Last night saw us celebrate the 21st birthday of our very beautiful niece. Off we dutifully trotted to the Alma for a family dinner. My two boys as normal teenagers were less than enthused at the thought of a family affair but after the "not negotiable" spiel from their mother they grudgingly gave in. Of course when they got there, they had a good time!
Since hubby is one of 6 kids, a family dinner is never small - in fact there were 35 people at this dinner. It was one of those frightening things you do when you see those members of the family, relations from the other side, that you haven't seen for years and suddenly their kids are all young adults, with girlfriends and boyfriends in tow no less - man it makes you feel old and more importantly - what the hell happened to all those years????
In amongst all of those 35 people guess how many can use sign language? Yep NONE!
As we sat at dinner enjoying ourselves, I couldn't help but contemplate how different things might have been if we did not have the wonderful opportunity of getting a cochlear implant for A when he lost his hearing to meningitis. He had no useable hearing, he would have been signing. We would have been able to sign, but many of those there wouldn't have - how cut off and isolated would A have been in what should have been a fun time? A time of family, fun and celebration.
I watched on as different relatives and family members moved around the 2 tables sitting down and catching up with people they hadn't seen in awhile. Of course they came to sit with us and engage us in conversation and A could join in, and talk and be part of the conversation and discussion.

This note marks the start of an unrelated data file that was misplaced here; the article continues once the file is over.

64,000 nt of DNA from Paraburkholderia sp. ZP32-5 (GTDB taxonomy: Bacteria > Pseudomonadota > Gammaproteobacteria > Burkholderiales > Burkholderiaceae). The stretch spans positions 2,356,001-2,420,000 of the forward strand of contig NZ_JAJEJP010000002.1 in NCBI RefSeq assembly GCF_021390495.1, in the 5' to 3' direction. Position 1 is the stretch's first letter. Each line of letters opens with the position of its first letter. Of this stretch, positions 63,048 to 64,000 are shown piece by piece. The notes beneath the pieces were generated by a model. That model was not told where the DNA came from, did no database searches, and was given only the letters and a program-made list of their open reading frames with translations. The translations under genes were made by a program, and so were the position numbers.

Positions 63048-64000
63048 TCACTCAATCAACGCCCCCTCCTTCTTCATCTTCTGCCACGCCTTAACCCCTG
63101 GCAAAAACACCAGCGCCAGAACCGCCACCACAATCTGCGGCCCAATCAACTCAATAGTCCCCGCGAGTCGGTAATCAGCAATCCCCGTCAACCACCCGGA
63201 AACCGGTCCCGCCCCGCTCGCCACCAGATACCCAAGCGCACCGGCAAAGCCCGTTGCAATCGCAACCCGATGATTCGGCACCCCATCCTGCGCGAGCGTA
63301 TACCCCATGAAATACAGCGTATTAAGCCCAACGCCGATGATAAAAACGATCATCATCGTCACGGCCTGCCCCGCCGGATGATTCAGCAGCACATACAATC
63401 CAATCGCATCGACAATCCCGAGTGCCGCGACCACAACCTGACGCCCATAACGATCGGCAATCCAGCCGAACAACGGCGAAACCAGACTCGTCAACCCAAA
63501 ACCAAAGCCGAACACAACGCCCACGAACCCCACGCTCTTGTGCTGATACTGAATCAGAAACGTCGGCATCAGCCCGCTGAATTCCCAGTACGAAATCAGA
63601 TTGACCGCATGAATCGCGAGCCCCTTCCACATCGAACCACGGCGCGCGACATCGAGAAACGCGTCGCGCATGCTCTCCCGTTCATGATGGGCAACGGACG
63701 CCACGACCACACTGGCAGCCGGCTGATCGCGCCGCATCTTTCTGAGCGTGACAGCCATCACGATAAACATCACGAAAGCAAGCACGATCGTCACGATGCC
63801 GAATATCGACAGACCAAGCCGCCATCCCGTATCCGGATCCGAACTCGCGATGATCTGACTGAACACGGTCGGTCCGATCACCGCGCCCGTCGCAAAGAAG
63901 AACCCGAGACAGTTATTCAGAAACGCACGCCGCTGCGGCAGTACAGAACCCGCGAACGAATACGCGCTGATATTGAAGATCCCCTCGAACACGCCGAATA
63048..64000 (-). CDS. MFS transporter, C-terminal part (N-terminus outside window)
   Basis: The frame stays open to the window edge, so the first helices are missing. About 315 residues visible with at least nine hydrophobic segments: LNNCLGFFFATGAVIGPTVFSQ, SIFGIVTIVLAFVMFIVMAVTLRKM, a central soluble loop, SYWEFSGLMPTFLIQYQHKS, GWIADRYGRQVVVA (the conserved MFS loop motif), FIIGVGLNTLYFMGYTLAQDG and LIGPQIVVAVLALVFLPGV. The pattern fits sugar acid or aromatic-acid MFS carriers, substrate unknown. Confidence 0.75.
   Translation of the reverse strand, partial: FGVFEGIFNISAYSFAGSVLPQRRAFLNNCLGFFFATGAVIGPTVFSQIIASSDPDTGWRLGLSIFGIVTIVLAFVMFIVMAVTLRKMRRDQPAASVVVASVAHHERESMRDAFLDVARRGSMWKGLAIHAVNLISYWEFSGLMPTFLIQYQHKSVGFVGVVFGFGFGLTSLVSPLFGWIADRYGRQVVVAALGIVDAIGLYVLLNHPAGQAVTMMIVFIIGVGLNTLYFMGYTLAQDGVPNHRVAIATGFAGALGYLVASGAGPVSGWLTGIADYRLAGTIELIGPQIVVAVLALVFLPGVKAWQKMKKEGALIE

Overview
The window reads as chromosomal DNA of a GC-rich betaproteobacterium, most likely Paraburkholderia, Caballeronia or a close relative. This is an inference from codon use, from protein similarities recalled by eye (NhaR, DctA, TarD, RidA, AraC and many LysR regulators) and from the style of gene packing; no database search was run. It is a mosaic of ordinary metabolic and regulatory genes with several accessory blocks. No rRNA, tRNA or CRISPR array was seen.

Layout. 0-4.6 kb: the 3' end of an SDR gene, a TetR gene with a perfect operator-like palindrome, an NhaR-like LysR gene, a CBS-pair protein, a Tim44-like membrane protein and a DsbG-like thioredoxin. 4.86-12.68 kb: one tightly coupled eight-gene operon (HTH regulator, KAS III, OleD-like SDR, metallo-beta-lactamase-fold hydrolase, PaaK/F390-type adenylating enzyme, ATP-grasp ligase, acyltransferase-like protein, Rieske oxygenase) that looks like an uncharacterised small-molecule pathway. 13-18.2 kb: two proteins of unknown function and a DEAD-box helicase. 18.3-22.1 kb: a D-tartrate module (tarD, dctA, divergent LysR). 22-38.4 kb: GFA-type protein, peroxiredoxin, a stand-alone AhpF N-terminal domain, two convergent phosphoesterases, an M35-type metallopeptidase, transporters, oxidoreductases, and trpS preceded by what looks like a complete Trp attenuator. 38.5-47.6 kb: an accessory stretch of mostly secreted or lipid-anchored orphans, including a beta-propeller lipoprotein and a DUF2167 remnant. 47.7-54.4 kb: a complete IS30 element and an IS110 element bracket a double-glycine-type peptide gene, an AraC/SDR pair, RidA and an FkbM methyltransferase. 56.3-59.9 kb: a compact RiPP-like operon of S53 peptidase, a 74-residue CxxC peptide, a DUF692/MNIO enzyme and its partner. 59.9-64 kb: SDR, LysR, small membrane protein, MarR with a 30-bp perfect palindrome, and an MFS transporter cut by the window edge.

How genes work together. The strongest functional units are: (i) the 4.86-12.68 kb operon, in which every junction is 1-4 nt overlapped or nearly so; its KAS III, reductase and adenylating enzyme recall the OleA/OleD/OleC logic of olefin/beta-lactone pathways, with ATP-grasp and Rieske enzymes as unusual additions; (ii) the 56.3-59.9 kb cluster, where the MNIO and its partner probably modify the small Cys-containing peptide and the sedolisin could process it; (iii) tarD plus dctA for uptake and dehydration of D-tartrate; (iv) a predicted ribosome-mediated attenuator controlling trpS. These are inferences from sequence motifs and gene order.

Then the waitress came over to take all the orders, and walked up to A and asked him what he wanted to order for dinner. Again, a very easy and natural exchange - yes I know he could have just pointed at the menu if he couldn't speak, but the ease with which he was able to communicate was what struck me.
Regardless of what happens in the future for him, who knows he may or may not choose to learn sign language, but irrespective of that, our giving him a cochlear implant and working with him to develop speech and listening skills, have certainly set him up for a life in which communication with the wider bulk of his community (which is hearing) will be possible.
I'm not sure there is a greater gift that we could give him.